By Henry Farrell, WashingtonPost

President Trump has just taken a break from his 17-day vacation to threaten North Korea. His words:

North Korea best not make any more threats to the United States. They will be met with fire and fury like the world has never seen. He has been very threatening beyond a normal state. And as I said, they will be met with fire, fury and frankly power, the likes of which this world has never seen before.

This threat is a response to a continuing series of provocations by North Korea. The problem is that threats have consequences for credibility. U.S. leaders have traditionally been careful with their language, especially when dealing with nuclear powers, and for good reason. Trump’s threat is more likely to lead to dangerous escalation than to make North Korea back down.

Escalation can be a very bad thing

Nuclear weapons are the most devastating kinetic weapons known to man. While fears of a mutual conflagration that would destroy human life on this planet have diminished, even a limited nuclear war could cause millions of human deaths.

Fears of all-out nuclear war dominated the historical relationship between the United States and the Soviet Union. Both sides faced the temptation of brinkmanship — pushing to the very edge of open hostility to extract concessions from the other.

But brinkmanship is a dangerous game. If you miscalculate your threats or misunderstand the other side’s motivations, you might leave the other side with no choice but to respond aggressively. This might lead to a war of mutually assured destruction that neither side wants but neither side can avoid.

The Cuban missile crisis was a classic example of brinkmanship, in which mutually escalating threats between the United States and the Soviet Union nearly led to war. Had things gone a little differently, the world might have seen a devastating nuclear conflict. The near miss helped provoke serious rethinking on both sides about how they could manage their many conflicts of interest without outright war.

Nuclear weapons led to concerns about credibility and deterrence

After the crisis, U.S. (and eventually U.S.S.R.) strategic thinkers, such as Nobel Prize-winning economist Thomas Schelling, started to radically rethink the politics of conflict. The U.S. and Soviet Union were deeply hostile to each other — but neither wanted a war, and both wanted to avoid the mistakes that might accidentally precipitate one. This is what produced the Cold War, a kind of shadow conflict in which the two countries jockeyed for advantage through proxy conflicts and other means, without ever engaging in direct and open conflict.

The Cold War happened in the shadow of the hot war involving nuclear weapons that was never actually fought. Each side looked to use implicit or explicit threats to deter the other from doing things it didn’t want it to do, outlining the consequences if their adversaries went ahead.

To be effective, such threats had to be credible. The other side had to believe that the threat would be delivered on, even if it had painful consequences for the threatening party. This meant that leaders — even when they were vociferous in other ways — were extremely careful about even implicit threats of military action against another nuclear power. They feared that if their bluff was called, they would either have to deliver on the threat, or face the risk that their adversaries would not believe in their threats in future, greatly damaging their ability to influence their adversaries’ actions.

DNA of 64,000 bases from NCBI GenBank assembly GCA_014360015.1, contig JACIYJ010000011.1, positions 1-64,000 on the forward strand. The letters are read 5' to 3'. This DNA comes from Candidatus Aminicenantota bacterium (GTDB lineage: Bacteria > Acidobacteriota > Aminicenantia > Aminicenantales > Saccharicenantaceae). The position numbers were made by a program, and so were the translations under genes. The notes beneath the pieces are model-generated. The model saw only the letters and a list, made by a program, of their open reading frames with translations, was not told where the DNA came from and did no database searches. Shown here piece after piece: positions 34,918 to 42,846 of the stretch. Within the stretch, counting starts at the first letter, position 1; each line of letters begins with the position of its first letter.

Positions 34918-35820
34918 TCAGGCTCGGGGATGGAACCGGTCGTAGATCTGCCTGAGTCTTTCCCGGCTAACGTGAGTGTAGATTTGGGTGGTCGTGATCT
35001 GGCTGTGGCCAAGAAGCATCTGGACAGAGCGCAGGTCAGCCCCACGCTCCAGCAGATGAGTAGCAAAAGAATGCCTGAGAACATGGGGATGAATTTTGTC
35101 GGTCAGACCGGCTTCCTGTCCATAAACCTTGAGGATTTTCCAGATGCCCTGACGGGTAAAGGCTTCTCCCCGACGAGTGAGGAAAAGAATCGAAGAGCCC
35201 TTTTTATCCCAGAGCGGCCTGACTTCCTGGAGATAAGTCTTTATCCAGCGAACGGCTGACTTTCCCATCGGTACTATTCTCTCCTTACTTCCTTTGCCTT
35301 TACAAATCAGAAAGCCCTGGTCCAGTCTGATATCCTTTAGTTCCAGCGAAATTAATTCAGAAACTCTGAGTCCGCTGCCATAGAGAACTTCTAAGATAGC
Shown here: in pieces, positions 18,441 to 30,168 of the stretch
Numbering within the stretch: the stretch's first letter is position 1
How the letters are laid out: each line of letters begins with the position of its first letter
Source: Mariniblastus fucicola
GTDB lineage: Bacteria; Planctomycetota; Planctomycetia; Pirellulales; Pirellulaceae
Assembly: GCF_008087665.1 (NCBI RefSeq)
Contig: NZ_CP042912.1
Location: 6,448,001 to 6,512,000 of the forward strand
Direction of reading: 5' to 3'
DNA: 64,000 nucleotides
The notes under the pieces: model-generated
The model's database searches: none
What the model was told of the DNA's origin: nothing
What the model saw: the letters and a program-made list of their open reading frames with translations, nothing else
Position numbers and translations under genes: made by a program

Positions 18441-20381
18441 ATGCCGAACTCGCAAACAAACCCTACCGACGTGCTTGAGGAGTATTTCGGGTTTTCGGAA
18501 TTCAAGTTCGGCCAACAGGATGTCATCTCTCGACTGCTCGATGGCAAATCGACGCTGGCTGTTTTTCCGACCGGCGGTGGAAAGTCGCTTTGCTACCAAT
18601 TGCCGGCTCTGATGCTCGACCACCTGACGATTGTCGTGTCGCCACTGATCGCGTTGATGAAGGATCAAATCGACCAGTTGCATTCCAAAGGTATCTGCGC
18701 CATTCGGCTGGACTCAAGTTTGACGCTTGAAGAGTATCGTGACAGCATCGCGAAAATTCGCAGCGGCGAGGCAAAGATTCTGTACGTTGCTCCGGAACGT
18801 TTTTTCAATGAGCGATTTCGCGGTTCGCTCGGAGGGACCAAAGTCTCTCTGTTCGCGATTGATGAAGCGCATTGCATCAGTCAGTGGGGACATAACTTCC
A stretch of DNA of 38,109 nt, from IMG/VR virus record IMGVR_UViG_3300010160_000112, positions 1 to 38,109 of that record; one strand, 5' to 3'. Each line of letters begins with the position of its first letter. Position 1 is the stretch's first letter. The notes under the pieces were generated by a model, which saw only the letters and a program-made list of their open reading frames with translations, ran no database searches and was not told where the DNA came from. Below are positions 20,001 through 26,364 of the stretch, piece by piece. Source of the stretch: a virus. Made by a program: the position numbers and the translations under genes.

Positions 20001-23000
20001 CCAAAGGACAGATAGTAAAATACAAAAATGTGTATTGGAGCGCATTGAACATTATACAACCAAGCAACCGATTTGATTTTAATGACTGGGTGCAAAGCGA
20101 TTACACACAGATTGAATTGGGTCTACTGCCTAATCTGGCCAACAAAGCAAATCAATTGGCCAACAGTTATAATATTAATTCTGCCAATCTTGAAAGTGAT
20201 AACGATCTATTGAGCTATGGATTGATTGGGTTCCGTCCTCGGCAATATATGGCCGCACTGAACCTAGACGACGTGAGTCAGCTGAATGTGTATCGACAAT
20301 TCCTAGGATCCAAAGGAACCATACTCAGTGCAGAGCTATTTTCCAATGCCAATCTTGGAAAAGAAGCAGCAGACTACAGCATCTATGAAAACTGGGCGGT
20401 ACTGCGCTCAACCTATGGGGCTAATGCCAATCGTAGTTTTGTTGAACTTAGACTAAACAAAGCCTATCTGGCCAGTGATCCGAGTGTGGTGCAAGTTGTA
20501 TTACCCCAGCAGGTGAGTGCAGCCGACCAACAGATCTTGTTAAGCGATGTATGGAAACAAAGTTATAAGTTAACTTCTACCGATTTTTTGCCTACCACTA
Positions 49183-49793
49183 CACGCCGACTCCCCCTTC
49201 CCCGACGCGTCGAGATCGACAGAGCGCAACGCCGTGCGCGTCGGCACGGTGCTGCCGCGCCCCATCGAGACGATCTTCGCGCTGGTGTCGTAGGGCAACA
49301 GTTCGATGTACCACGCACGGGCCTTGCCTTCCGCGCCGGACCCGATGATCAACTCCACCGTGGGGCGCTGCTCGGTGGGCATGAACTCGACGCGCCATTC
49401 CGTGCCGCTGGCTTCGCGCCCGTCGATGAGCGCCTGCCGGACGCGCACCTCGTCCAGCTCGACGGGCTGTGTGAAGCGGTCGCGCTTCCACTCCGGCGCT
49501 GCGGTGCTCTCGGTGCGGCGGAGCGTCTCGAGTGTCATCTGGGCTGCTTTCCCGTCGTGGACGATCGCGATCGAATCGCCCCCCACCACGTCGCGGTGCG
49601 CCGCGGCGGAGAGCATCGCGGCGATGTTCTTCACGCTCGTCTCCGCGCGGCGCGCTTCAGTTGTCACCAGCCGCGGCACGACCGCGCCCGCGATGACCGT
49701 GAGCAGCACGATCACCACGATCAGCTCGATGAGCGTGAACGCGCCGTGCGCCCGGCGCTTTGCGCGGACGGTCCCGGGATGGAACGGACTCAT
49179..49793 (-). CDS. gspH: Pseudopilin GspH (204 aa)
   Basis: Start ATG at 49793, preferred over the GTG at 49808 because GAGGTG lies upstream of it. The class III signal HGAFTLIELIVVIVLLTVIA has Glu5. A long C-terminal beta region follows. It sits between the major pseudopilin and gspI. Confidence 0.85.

This is the dilemma that Trump has created

Trump has now threatened “fire and fury” and “power” against North Korea in a classic example of brinkmanship. Trump is not noted for clarity of language, or for command of the subtleties of international politics, and the threat is rather fuzzily worded. Still, its plain-language meaning would suggest that Trump is telling North Korea that if it issues any further threats of any sort to the United States, it will suffer dire military consequences.

It is possible that North Korea will believe Trump and soften its rhetoric. But it may very plausibly decide that Trump’s threat is unbelievable.

First, a threat of massive military retaliation might seem a disproportionate response to political rhetoric, however threatening. After all, the United States has tolerated — and mostly ignored — bellicose rhetoric from North Korea for decades.

Second, if the United States decides to go to war against North Korea, the country can retaliate. At a minimum, it can use conventional artillery to devastate Seoul and much of the rest of South Korea, which is an important political ally, and it can always threaten to escalate to nuclear warheads.

Third, North Korea may believe that it can count on the support of China — which is a genuinely formidable power — in a military crisis. Finally, while North Korea has few friends, Trump is a weak U.S. leader who may have difficulty in getting support from key allies.

So what happens if North Korea continues its behavior? It will be highly costly, and possibly greatly damaging to the United States to deliver on Trump’s threat, even in its minimal form. If the threat leads to further brinkmanship and an out-and-out nuclear war, it will obviously be far worse still.

Yet if Trump, as is more likely, fails to deliver on the threat, then Trump’s credibility, such as it is, will be badly damaged, as might the credibility of the United States in future standoffs. In particular, it will be even harder to influence North Korea’s behavior.

International relations scholars disagree about the extent to which credibility carries across time, issue areas and relationships with different states. Perhaps other states will see the Trump administration, which has behaved in unprecedented ways, as a temporary aberration, and not draw any long-term conclusions about U.S. strength and willingness to live up to its commitments. Or perhaps not.